Stephan Moll, MD, writes… A subconjunctival bleed (hemorrhage) is a bleed underneath the transparent conjunctiva , and in front of the white (sclera) of the eye ball (see image). The conjunctiva contains many small and fragile blood vessels that easily rupture or break. This leads to blood leaking into the space between the conjunctiva and sclera.
Causes: Common causes are trauma to the eye, inherited or acquired bleeding disorders, therapy with blood thinners (such as warfarin) or severely elevated blood pressure.
Is it dangerous? A subconjunctival bleed can look alarming. It is initially bright-red. Later, it may spread and become yellow or green, like a bruise. Patients have no pain and no visual impairment with this. It is typically a harmless condition and medical action is not needed. Usually it disappears within 2 weeks.
How common is it? Subconjunctival bleeds in patients on warfarin are common, occurring in approximately 1 out of 6 patients (18%) on warfarin [ref 1].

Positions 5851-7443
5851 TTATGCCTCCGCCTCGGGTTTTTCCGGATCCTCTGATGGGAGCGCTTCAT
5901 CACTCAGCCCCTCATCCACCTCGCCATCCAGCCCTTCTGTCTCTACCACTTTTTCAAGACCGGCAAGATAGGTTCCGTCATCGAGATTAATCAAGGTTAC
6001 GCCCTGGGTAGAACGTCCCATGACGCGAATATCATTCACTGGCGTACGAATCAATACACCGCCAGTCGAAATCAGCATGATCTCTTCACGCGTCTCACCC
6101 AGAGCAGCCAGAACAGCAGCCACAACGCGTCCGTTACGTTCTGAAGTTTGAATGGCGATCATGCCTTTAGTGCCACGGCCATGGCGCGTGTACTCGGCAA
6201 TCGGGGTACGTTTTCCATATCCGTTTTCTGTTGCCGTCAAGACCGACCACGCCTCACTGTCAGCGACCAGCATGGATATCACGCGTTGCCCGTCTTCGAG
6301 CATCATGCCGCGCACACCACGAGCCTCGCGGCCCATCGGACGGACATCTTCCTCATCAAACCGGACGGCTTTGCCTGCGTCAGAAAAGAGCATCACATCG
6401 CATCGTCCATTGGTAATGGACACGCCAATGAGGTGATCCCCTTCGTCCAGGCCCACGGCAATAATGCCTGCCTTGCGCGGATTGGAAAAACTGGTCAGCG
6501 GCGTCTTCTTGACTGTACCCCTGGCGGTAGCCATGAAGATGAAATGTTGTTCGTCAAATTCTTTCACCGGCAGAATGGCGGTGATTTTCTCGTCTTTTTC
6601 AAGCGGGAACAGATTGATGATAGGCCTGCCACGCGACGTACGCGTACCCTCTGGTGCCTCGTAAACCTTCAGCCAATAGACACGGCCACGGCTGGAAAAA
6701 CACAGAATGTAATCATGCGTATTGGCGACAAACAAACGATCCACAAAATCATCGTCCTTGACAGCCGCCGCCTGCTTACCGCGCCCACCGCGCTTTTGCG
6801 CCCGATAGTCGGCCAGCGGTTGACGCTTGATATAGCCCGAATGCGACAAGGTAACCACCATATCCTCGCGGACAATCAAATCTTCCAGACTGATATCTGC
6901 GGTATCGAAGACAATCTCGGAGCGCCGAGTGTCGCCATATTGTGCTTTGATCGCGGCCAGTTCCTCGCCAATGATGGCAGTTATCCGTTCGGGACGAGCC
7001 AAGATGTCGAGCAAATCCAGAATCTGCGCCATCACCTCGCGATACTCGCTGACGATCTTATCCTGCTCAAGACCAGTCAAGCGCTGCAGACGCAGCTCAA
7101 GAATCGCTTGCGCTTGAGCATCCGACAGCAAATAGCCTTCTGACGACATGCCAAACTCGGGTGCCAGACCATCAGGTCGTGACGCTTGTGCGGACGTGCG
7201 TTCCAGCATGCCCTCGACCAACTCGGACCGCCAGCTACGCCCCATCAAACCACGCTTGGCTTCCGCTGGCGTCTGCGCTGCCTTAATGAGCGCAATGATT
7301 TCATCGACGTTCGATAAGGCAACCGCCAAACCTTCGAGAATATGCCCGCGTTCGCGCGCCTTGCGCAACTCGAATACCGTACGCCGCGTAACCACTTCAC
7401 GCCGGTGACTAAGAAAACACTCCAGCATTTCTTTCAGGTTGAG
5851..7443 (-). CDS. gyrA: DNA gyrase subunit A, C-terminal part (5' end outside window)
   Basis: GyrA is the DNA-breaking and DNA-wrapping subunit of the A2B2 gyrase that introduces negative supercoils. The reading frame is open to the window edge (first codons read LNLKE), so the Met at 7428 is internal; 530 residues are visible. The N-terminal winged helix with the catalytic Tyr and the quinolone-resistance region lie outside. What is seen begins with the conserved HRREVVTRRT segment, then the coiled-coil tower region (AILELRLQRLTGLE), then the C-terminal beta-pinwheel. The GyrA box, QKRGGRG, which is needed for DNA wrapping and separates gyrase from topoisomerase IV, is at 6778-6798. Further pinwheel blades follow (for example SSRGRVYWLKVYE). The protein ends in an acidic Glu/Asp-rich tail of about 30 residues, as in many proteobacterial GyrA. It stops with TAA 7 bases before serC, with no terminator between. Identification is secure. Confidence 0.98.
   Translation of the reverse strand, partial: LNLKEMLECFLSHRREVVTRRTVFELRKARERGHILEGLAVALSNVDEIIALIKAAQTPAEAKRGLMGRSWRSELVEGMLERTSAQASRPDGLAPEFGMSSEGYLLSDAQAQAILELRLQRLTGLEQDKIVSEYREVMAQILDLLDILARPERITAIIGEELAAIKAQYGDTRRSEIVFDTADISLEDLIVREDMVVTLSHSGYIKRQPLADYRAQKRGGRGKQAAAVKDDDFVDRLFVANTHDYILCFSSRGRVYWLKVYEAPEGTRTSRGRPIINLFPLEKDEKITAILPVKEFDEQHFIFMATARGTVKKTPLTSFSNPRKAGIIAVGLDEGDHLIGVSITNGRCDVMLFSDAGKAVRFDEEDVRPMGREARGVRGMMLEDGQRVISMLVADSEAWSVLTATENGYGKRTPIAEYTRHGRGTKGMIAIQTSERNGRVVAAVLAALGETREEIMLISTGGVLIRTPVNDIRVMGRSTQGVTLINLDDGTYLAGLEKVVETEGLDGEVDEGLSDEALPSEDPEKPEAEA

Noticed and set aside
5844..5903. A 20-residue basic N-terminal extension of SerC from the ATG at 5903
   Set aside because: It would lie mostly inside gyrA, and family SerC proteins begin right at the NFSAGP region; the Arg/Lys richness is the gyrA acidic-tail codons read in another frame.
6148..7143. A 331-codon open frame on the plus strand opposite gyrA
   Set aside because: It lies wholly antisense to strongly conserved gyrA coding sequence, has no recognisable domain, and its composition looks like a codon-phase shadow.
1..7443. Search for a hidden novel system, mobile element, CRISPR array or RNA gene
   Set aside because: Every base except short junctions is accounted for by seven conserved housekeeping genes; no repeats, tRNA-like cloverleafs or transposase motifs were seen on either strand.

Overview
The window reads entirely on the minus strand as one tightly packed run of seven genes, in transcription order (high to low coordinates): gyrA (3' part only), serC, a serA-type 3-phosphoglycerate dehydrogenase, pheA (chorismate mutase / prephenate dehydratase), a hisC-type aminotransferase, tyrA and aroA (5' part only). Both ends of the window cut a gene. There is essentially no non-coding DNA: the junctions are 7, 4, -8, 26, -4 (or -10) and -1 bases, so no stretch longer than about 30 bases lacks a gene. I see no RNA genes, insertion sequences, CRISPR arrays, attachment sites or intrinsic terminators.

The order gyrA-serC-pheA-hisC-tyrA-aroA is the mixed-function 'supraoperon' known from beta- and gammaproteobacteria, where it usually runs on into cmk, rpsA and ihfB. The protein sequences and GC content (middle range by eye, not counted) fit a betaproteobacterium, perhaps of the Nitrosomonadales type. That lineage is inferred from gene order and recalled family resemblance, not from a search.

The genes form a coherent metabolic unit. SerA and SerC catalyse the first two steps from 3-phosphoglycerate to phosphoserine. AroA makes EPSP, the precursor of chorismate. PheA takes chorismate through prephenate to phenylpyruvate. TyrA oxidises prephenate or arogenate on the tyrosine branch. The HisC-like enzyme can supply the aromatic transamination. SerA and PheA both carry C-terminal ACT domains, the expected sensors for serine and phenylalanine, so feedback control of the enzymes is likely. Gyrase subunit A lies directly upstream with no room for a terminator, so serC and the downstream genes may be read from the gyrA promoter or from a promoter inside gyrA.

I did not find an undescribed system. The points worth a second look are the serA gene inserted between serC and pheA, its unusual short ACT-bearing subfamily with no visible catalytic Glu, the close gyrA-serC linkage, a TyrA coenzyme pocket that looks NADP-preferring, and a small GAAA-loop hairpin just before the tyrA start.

What the doctor might do: When a large subconjunctival bleed occurs, it seems appropriate to check an INR to make sure the blood is not “too thin” (i.e. the INR not too high). Also, the blood pressure should be checked to make sure it is not markedly elevated.
Other bleeds into the eye: Certainly, other bleeds into the eye may occur, particularly in the patient on blood thinners, such as retinal bleeds, vitreal or choroidal bleeds, or so-called hyphemas. Such bleeds are typically more serious, may lead to impairment of vision, and often require medical treatment.
- Superstein R et al. Prevalence of ocular hemorrhage in patients receiving warfarin therapy. Can J Ophthalmol 2000;35:385-9.
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Last updated: July 4th, 2012